American college student Amanda Knox was convicted of the 2007 murder of her British housemate Meredith Kercher by an Italian court on Saturday. Her sensational trial has raised a number of questions.
Knox was sentenced to 26 years in prison. Her ex-boyfriend, Raffaele Sollecito, got 25 years. And Rudy Guede, an Ivorian-born drifter, was sentenced to 30 years in an earlier trial. Why the different numbers?
As in the United States, sentencing in an Italian murder trial depends on various aggravating and mitigating factors. In the trial of Knox and Sollecito, the panel weighed the cruelty of their crime against the fact that neither had a criminal record. In the view of the empanelled judges and laypersons, these balanced out so each received the minimum sentence of 21 years on the murder charge. The other charges—sexual assault, staging a break-in to mislead investigators, transporting the murder weapon, and theft of Kercher’s money and cell phone—accounted for another four years. And then Knox got an extra year tacked on for falsely accusing an innocent man of the crime. (She’d fingered the owner of the bar she worked at in the early days of the investigation, although she later claimed the accusation was made under duress.)
In theory, Guede was due a lighter sentence, since he’d agreed to an “accelerated trial” without live testimony. On the other hand, he had a history of drug-dealing and petty crime. So his judge sentenced him to life imprisonment for the murder—with the penalty being discounted to 30 years on account of the speedy trial. (It didn’t help Guede any that he was never accused of handling the murder weapon. In Italy, the triggerman is no more culpable for a crime than his accomplices.)
These numbers may change. In a few months, the panel for Knox and Sollecito’s trial will submit a report describing how it reached its conclusions, and the defense lawyers can appeal the decision. Guede’s appeal is already under way. All of the sentences could be reduced if higher courts balance the aggravating and mitigating factors differently.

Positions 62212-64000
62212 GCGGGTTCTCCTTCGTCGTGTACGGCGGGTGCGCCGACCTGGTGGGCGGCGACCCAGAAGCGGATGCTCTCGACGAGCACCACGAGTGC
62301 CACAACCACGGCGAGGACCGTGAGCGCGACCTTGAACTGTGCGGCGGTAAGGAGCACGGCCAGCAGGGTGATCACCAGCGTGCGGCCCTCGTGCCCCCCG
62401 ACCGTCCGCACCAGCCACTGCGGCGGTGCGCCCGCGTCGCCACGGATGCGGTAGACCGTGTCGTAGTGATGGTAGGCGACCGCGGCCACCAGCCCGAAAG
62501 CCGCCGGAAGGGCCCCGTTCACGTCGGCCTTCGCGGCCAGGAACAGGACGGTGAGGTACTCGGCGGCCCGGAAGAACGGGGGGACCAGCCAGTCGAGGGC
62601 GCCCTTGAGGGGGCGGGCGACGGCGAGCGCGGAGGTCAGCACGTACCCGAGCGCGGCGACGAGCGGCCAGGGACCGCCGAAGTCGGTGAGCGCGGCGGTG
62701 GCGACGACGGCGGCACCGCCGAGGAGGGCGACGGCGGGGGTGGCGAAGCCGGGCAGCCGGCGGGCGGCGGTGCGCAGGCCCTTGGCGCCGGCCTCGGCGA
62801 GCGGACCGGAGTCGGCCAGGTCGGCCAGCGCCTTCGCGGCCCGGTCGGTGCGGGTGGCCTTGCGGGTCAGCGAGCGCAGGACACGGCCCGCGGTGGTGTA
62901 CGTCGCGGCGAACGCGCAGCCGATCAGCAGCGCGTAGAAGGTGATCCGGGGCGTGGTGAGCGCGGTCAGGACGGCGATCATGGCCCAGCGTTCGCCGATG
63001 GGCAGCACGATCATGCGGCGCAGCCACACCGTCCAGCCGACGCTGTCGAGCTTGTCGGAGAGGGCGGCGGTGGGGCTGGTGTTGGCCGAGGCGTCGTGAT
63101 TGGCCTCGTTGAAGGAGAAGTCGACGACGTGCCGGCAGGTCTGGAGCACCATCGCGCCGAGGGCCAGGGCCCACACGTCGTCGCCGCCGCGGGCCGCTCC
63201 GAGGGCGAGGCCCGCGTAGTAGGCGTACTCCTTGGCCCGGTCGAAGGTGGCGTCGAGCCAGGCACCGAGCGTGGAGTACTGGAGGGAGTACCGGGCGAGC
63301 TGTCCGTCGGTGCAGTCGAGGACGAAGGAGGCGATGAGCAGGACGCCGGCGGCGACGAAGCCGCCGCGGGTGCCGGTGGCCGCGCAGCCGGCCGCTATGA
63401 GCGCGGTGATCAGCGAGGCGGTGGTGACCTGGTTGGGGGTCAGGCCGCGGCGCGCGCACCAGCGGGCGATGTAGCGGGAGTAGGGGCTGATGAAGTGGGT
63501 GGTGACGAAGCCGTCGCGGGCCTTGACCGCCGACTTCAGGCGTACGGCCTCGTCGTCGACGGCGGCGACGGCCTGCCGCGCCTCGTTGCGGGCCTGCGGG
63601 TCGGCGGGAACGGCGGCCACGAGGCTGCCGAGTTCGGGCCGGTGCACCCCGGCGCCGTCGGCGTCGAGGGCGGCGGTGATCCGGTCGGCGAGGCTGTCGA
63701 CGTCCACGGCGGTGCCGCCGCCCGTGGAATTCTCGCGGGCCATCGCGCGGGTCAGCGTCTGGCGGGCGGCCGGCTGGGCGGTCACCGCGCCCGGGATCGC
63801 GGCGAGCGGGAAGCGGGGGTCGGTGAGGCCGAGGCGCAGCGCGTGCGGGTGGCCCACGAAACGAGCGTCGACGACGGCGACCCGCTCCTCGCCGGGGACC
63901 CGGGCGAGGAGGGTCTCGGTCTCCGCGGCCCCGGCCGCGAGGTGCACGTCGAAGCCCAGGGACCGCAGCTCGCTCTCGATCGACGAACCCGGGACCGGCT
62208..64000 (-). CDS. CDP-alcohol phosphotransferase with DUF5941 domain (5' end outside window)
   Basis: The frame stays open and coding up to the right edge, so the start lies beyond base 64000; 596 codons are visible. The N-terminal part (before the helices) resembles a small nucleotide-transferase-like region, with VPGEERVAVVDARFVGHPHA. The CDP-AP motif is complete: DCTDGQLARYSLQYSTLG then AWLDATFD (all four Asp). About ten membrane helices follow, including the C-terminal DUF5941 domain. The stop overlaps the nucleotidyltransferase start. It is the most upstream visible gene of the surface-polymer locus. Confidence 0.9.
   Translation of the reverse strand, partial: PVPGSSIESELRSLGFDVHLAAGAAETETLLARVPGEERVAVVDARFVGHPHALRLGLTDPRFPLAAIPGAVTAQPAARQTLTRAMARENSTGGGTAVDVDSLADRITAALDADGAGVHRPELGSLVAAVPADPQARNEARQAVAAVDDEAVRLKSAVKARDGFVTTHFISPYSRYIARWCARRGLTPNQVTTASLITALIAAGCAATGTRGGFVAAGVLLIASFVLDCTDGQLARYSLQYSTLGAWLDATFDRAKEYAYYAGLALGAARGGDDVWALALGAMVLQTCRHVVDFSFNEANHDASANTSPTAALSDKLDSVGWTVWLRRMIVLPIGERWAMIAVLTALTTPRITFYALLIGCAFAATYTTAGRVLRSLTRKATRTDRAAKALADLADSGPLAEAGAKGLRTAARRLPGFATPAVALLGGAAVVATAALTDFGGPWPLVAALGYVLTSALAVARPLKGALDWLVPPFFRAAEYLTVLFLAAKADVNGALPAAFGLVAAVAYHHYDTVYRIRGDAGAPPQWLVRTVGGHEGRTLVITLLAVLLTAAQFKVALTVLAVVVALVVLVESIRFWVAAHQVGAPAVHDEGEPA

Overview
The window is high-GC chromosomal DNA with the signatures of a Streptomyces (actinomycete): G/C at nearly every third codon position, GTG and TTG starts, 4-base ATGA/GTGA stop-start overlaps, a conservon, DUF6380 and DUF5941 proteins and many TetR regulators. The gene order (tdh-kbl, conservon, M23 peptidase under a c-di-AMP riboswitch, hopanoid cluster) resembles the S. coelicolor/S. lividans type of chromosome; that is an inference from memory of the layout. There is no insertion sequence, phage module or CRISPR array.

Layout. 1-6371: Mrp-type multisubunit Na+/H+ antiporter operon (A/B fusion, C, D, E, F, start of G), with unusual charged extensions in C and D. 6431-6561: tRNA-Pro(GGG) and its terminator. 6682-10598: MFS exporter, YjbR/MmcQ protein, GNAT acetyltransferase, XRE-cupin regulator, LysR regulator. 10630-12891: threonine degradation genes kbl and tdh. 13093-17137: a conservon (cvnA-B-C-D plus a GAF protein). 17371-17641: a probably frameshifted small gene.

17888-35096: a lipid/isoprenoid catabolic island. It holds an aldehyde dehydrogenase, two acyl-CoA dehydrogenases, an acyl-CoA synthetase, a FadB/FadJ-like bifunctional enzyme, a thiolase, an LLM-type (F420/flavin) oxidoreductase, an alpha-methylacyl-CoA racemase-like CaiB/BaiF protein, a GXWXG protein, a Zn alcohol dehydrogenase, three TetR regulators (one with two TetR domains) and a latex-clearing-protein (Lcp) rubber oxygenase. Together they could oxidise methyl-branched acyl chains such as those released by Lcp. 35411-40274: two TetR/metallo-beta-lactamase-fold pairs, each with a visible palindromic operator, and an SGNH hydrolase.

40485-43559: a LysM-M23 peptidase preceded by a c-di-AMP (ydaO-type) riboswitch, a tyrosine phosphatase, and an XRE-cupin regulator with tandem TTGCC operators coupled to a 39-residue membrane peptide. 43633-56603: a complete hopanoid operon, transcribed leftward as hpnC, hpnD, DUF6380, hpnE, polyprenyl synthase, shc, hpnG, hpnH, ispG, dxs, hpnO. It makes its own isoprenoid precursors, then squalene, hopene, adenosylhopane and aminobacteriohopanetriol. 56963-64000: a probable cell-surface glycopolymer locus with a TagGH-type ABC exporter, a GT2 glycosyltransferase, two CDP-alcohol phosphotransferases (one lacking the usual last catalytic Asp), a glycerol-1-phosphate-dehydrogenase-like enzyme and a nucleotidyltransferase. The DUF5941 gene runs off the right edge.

Investigators found Kercher’s and Knox’s DNA on a kitchen knife, but attorneys for the American argued that the evidence was contaminated and that there wasn’t enough of it to make a conclusive link. Can contaminated DNA evidence really give a false match?
Yes, especially when you’re dealing with tiny amounts. Most laboratories will not analyze DNA samples under 500,000 picograms—less than the amount left behind in a fingerprint. The first analysis in the Knox case appears to have failed because the sample was too small, and the second round of tests yielded a match that was so weak that American crime labs would have rejected the result.
It’s very common for police or lab technicians to accidentally transfer a few thousand picograms of DNA between objects. (Evidence from different cases has even managed to get mixed up in forensic crime labs.) For example, if the police had touched something in Sollecito’s apartment—which was thoroughly colonized with Knox’s DNA from dead skin cells, dandruff, coughs, and sneezes—prior to handling the knife, that might have been enough to provide a false match. The surface on which the knife was found could also have transferred Knox’s DNA to the weapon. Even opening the duvet that was stained with Kercher’s dried blood could have sent DNA airborne and onto other pieces of evidence in the laboratory.
Testing also cannot determine how long DNA has been present on an object, so investigators have no way of knowing if the traces of DNA on the knife were from normal kitchen use.
Investigators made the DNA match in spite of the fact that the kitchen knife had been scrubbed with bleach. Is it really so hard to get your genetic material off of a knife?
Yes. Bits of DNA can hide in the crevices of a wooden handle or in the ridges of a serrated blade. Bleach might work, but you’d have to be very, very thorough in your cleaning. (For more on how to scrub DNA, read this Explainer from 2007.)
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Explainer thanks Dan Krane of Wright State University, Stefano Maffei of the University of Parma, William Pizzi of the University of Colorado Law School, and Albert Scherr of Franklin Pierce Law Center.
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